Sunday, May 19, 2013

Title: How to demonstrate power without using Violence

Topic: Being a peacemaker

Relation: Week 16 Discussion  "Violence"

Source: "Teaching American History", "Gandhi's Non-Violence"

Description: The article, "The Power of Non-Violence" written by Martin Luther King, Jr., tells us how to become a speaker of justice and not use violence. In the article it says that "the nonviolent resister does not seek to humiliate or defeat the opponent but to win his friendship and understanding." It tells about how the aftermath of nonviolence is reconciliation and that the goal is to have a community that is more intertwined with one another and now is able to see the other persons point of view. Martin Luther King, Jr. also talk about how he is only proud to be "maladjusted" when it come to segregation and discrimination. He states that he never intended to adjust himself to the tragic effects of the methods of physical violence and to tragic militarism. Martin Luther King, Jr. asked for others to do the same thing and not turn their head or ignore these things that would make others feel discriminated against.

The article, "Gandhi's Non-Violence" recalls of a time when Gandhi demonstrated non-violence. Gandhi was another leader in non-violence. On April 6, 1930, Gandhi arrived at a coastal village of Dandi, India and gathered salt. He had been traveling 241 miles on foot to get to this village. Gathering of salt was illegal under British colonial rule of India. Many people followed Gandhi's example and gathered and produced salt illegally. The poilce became violent against the people. The salt march was a stepping stone that lead to India's independence from Britain. The march was a demonstration of non-violence.

Analysis: I think that the best way for people to communicate is by sitting down in an environment that is comfortable for each party. The best way to have an argument is to let the other person state their concerns and then address those concerns with valid clear answers. If we start with our selves then we will set the example for generations to come that speaking and be compassionate is the only way to help the world become a better place to live in.

Tuesday, May 7, 2013

Rite of Passage

Title: Rite of Passage

Topic: Bat Mitzvah

Relation: Week 11 discussion, "Identity Symbols"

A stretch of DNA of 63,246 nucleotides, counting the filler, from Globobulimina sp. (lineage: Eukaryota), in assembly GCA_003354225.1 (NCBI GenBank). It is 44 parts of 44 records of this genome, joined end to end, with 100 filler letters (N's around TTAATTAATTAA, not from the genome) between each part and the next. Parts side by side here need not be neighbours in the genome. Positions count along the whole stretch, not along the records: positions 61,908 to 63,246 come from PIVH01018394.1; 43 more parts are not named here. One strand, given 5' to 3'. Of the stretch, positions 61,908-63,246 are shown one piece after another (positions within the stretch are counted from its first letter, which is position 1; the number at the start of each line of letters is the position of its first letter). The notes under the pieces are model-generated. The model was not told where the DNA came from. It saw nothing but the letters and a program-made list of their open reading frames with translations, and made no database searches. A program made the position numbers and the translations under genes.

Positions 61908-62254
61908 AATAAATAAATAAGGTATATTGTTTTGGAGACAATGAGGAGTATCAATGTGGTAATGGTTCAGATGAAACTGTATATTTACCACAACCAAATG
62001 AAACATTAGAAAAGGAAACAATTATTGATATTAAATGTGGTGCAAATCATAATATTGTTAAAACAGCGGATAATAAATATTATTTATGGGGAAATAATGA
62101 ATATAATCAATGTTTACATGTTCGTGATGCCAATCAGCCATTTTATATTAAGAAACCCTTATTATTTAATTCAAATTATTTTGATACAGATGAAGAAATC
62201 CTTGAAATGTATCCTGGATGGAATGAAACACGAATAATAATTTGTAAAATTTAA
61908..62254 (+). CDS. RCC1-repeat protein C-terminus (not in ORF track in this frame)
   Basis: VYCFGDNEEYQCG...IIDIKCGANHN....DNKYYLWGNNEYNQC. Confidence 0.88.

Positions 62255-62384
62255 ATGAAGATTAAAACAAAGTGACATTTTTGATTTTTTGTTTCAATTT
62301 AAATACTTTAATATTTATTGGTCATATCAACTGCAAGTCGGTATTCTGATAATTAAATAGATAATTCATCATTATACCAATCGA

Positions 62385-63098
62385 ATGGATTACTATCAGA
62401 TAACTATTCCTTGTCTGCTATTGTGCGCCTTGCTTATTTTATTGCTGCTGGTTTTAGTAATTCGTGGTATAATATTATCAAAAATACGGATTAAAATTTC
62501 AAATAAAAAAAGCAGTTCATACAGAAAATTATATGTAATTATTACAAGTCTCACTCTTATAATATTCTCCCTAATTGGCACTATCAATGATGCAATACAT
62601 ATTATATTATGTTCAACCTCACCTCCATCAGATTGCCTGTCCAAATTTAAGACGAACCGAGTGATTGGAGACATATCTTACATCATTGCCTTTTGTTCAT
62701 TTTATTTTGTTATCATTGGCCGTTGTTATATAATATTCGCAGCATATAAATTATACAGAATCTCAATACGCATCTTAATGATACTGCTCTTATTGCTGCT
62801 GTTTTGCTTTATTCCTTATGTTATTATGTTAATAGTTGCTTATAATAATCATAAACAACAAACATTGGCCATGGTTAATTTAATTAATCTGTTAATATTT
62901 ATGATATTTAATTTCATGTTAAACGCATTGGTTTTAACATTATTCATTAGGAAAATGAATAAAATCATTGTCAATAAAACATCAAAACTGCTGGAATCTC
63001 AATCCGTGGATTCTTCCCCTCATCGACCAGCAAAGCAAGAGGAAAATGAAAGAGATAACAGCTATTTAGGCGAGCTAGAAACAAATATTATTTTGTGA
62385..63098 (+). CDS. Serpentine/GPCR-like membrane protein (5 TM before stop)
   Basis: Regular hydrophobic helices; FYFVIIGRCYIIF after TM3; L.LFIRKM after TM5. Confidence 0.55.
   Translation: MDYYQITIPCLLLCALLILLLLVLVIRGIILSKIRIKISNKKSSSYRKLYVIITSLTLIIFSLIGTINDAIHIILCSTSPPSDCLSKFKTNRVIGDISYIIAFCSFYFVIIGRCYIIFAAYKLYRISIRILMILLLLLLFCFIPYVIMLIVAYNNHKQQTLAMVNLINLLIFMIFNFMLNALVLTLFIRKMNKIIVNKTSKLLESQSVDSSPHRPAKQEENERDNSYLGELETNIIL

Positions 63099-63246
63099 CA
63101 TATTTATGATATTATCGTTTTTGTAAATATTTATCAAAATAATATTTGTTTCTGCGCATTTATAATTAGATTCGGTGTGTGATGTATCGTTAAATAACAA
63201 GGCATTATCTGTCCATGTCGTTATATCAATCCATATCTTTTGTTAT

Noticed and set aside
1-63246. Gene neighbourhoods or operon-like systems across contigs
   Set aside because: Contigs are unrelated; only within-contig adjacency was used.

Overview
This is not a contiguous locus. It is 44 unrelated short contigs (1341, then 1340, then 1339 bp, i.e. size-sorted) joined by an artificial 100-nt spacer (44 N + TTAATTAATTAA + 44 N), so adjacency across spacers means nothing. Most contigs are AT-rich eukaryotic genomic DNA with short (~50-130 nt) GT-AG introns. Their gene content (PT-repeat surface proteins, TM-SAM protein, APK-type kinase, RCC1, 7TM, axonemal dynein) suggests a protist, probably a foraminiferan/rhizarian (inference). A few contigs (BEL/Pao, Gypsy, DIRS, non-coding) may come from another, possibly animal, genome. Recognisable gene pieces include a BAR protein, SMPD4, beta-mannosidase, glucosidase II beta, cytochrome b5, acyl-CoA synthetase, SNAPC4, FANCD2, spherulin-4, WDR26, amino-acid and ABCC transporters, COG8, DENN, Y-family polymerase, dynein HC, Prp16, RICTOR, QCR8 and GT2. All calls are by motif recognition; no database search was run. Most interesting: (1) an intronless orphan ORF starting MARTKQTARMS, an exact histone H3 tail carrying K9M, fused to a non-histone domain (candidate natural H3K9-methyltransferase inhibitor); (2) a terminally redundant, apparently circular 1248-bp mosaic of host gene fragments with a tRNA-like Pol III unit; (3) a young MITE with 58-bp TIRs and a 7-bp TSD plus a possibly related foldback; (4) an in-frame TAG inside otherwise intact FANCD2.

Source: "Judaism,, Jewdaism,, Judaism: Virtual Library,

Description: According to, "Judaism" a Bat Mitzvah means "daughter of commandment." When a girl reaches the age of 12 she becomes a "bat mitzvah" and is recognized by Jewish tradition as now having the same rights as an adult. She is now held responsible for her own actions and choices. A ceremmony is held and after follows a celebration party. Bat Mitzvah's are traditionally new in the Jewish history. According to, "Judaism" the first Bat Mitzvah ceremony was performed by Rabbi Mordecai Kaplan in 1922 in America for his daughter.
In Reform and Conservative Jewish communities require the girl to prepare for a religous service. Usually, she studies with a Rabbi or a Cantor from as little to a couple of months to years. The role that the girl will play in the ceremony defers from each Jewish movement and synagogue, but it typically does include: leading specific prayers or leading a religous service etc. During the Bat Mitzvah the family is honored during the service with a (or many) aliyahs. A symbolic jesture is usually performed in which the Torah is passed down from the grandparents to the parents and finally reaches the hands of the Bat Mitzvah. This is to "symbolize the passing down of the obligation to engage in the study of Torah and Judaism"(Judaism The bat mitzvah marks the beginning of a lifetime of Jewish learning, study and participation in the Jewis community. Over the last couple of decades public celebrations of Bat Mitzvah's have become common also among Orthodox Jews but are not exacty as the Bat Mitzvahs that are celebrated by Reform and Conservative Jews. The party that follows the Bat Mitzvah is not tradition and is mostly celebrated by libral Jew and not Orthodox communities (Judaism

Analysis: After reading about the history of a Bat Mitzvah it sounds like a good idea to celebrate when a child becomes an adult. In the Jewish religion it is 12 for a girl. In the United States a child becomes an adult at age 18. I think that it is important to celebrate when a person has come to a point in their life in which they are now an adult and can make their own decisions.